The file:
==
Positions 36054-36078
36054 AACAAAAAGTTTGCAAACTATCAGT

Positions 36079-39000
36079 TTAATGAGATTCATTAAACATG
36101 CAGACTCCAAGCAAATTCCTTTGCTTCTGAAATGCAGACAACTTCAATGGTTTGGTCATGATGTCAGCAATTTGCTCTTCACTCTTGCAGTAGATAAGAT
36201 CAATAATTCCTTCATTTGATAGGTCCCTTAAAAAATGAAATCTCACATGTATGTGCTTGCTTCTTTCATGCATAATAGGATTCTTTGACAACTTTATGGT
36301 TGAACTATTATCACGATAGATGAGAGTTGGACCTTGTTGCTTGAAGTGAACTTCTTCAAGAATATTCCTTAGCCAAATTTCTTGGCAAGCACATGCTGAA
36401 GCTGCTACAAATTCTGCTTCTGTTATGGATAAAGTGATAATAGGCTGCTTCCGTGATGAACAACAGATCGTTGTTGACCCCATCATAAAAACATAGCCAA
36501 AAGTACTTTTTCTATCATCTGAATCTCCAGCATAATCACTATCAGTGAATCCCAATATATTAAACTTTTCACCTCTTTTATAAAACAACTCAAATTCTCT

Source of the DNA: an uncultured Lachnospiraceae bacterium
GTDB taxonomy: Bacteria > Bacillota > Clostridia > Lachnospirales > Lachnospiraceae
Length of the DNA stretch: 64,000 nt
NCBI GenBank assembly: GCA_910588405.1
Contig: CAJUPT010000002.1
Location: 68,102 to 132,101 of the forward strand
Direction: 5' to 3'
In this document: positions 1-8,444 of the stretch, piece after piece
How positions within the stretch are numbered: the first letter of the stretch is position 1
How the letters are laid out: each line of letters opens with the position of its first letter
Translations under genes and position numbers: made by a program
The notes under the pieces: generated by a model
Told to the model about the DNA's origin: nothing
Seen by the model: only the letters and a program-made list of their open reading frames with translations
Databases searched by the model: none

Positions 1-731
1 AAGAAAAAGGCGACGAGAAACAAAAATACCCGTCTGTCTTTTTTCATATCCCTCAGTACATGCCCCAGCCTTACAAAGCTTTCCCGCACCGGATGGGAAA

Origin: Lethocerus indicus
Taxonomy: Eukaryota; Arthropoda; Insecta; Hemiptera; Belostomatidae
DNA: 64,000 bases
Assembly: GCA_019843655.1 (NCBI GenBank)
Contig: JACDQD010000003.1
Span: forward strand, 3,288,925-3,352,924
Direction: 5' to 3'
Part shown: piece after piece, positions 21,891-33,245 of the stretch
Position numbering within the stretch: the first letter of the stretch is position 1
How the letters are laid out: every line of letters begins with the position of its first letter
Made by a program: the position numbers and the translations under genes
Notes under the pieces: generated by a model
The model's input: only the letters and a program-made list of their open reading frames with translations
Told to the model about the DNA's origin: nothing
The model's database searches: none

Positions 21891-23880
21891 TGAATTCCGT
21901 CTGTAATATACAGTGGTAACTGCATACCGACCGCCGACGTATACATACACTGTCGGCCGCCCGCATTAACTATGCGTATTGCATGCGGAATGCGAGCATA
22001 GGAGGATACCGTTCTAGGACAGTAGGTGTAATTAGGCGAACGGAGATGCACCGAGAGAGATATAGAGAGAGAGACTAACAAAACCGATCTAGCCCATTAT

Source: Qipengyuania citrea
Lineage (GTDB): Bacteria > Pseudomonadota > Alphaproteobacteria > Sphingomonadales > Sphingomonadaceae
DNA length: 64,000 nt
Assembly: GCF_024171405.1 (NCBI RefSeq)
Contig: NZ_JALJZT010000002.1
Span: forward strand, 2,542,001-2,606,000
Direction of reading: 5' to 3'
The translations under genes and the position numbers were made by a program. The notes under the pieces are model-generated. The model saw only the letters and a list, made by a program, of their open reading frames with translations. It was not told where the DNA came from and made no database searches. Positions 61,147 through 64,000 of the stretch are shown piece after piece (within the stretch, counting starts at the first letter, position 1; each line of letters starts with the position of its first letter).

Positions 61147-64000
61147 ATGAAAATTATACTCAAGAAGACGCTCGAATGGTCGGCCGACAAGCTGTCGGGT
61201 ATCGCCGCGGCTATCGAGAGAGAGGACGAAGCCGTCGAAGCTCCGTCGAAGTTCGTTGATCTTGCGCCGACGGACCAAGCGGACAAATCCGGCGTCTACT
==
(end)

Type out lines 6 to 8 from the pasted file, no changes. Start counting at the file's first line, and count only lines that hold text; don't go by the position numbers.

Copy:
36201 CAATAATTCCTTCATTTGATAGGTCCCTTAAAAAATGAAATCTCACATGTATGTGCTTGCTTCTTTCATGCATAATAGGATTCTTTGACAACTTTATGGT
36301 TGAACTATTATCACGATAGATGAGAGTTGGACCTTGTTGCTTGAAGTGAACTTCTTCAAGAATATTCCTTAGCCAAATTTCTTGGCAAGCACATGCTGAA
36401 GCTGCTACAAATTCTGCTTCTGTTATGGATAAAGTGATAATAGGCTGCTTCCGTGATGAACAACAGATCGTTGTTGACCCCATCATAAAAACATAGCCAA